Thus, God is not creating what we lawyers call a “legal fiction” whereby he can claim to be just by condemning Jesus for our sins (which is hardly just at all!). Rather, God is acting righteously by honoring his covenant with Abraham. As N. T. Wright explains,
Paul’s answer is that the Messiah, King Jesus, has been the true, faithful Israelite. Underneath the dense theology of [Romans 3:21-26] stands Paul’s central gospel scene: the death and resurrection of Jesus, seen as the point at which, and the means by which, God’s covenant purposes for Israel, that is, his intention to deal once and for all with the sin of the world, would finally be accomplished. God has dealt with sin in the cross of Jesus; he has now vindicated Jesus by raising him from the dead. ‘The faithfulness of Jesus’ (which later, in Romans 5, Paul can also refer to as ‘the obedience of Jesus’) is thus the means whereby the righteousness of God is revealed. God is himself righteous, as the covenant God who has made promises and kept them. In terms of the law-court metaphor, he has been true to his word, he has been impartial (note the way in which Paul goes on at once to speak of God’s even-handed dealing with Jew and Gentile alike), and he has dealt with sin. He has also thereby vindicated the helpless: he is ‘the justifier of the one who has faith.’ This theme of God’s own righteousness, understood as his covenant faithfulness, and seen in terms of the law-court metaphor, is the key to this vital passage.
Paul stresses, by repetition, the underlying point: the gospel of Jesus reveals God’s righteousness, in that God is himself righteous, and, as part of that, God is the one who declares the believer to be righteous. Once again we must insist that there is of course a ‘righteous’ standing, a status, which human beings have as a result of God’s gracious verdict in Christ. Paul is perfectly happy with that…But Paul does not use the phrase ‘God’s righteousness’ to denote it. God’s righteousness is God’s own righteousness. In this crucial passage in Romans 3, he shows how God has been righteous in all the senses we outlined earlier. He has been true to the covenant, which always aimed to deal with the sin of the world; he has kept his promises; he has dealt with sin on the cross; he has done so impartially, making a way of salvation for Jew and Gentile alike; and he now, as the righteous judge, helps and saves the helpless who cast themselves on his mercy…Romans 3:21-4:25 as a whole expounds and celebrates God’s own righteousness, God’s covenant faithfulness, revealed, unveiled, in the great apocalyptic events of the death and resurrection of Jesus Christ…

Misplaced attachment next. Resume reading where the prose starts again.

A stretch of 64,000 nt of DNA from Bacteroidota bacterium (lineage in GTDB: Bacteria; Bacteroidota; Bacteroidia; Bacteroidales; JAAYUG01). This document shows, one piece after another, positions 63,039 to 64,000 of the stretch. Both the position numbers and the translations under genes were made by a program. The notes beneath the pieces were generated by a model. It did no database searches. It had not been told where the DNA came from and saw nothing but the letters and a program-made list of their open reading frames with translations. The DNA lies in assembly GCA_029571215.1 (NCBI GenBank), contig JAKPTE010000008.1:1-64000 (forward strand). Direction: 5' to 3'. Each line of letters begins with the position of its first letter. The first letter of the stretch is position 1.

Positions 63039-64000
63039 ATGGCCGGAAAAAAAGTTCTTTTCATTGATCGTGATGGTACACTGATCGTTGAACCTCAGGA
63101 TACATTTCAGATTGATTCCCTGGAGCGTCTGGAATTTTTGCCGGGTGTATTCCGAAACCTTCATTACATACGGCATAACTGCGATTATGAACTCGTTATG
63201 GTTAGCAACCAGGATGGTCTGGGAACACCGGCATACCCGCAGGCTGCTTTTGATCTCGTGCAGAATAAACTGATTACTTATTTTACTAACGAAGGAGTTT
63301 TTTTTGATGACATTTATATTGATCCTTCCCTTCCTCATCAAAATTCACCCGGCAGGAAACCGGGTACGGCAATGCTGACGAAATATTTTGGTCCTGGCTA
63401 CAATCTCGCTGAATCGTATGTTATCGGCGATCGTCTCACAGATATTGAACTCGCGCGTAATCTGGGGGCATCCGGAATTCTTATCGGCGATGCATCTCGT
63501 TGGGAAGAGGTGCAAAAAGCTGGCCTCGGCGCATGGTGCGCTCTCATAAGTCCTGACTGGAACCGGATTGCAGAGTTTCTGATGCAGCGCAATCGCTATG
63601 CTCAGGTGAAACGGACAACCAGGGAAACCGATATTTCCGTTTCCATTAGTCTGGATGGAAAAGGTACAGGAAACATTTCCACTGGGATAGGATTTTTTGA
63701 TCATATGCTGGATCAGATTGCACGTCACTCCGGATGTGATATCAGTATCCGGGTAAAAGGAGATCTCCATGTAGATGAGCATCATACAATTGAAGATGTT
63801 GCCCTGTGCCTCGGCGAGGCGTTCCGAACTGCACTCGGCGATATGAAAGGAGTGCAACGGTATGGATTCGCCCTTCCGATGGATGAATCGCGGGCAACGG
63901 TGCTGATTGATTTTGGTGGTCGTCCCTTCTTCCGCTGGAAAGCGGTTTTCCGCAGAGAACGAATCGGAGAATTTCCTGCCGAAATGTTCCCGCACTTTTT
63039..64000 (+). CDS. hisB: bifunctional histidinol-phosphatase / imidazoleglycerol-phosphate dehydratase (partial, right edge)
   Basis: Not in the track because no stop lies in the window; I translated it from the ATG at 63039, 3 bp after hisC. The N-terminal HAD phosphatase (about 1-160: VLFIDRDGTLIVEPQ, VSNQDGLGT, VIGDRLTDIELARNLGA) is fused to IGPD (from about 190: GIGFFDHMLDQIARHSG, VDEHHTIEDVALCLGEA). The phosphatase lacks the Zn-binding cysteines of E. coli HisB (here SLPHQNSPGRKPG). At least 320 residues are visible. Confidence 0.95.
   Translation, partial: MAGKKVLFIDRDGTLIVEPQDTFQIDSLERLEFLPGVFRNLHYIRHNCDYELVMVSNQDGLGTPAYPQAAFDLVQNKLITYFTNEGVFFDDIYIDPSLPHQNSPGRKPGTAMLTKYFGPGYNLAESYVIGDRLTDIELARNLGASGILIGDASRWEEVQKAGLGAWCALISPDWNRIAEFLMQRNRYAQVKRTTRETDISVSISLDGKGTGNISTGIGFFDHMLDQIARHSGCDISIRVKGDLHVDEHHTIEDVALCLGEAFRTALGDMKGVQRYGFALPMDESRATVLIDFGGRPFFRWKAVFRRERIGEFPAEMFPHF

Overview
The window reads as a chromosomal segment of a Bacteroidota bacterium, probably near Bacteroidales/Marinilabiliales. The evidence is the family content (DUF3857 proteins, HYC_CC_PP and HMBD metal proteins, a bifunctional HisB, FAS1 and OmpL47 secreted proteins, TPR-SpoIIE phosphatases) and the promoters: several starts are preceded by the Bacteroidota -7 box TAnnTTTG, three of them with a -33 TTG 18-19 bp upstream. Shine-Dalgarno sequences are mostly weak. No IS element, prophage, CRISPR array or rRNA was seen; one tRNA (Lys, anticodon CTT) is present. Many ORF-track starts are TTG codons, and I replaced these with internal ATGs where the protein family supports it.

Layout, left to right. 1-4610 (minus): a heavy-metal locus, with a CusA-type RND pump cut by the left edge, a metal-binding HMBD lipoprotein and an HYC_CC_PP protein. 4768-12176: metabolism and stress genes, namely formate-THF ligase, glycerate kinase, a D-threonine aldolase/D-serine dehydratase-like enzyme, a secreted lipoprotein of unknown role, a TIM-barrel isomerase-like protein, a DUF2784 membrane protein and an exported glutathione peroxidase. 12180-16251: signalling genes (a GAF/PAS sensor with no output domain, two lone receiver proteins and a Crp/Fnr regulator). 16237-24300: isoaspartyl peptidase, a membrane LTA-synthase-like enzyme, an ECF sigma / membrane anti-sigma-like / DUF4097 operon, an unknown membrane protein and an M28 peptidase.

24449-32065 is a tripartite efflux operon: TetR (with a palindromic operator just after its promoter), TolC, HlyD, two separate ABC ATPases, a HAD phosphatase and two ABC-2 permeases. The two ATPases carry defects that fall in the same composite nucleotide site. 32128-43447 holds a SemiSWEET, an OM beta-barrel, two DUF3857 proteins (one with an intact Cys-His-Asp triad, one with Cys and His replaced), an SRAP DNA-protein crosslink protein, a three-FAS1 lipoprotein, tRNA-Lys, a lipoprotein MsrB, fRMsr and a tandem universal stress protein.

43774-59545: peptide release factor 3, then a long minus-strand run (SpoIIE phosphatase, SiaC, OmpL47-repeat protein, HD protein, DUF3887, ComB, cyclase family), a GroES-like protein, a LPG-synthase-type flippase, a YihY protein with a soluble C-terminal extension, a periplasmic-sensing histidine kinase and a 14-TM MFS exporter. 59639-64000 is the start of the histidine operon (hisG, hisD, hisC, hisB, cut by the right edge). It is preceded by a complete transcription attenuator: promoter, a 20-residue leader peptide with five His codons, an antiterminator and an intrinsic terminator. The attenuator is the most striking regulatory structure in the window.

God’s justice is his love in action, to right the wrongs of his suffering world by taking their weight upon himself. God’s love is the driving force of his justice, so that it can never become a blind or arbitrary thing, a cold system which somehow God operates, or which operates God.
N. T. Wright, What Saint Paul Really Said: Was Paul of Tarsus the Real Founder of Christianity?, pp. 94-111 (emphasis is original except the boldface is mine).
You see, the traditional “forensic” interpretation of Romans presupposes that God must pretend to be just by unjustly killing Jesus for our sins because God is subject to some cosmic law that he must be take an eye for eye. He therefore takes the life of Jesus in lieu of the lives of those with faith.
In reality, though, this would not be just at all. Someone else taking your beating is not justice. But it might be righteous — under certain very special circumstances. But those circumstances aren’t quite demonstrated by the traditional sermon in which Jesus takes the punishment for those with faith. It’s close, but not quite there …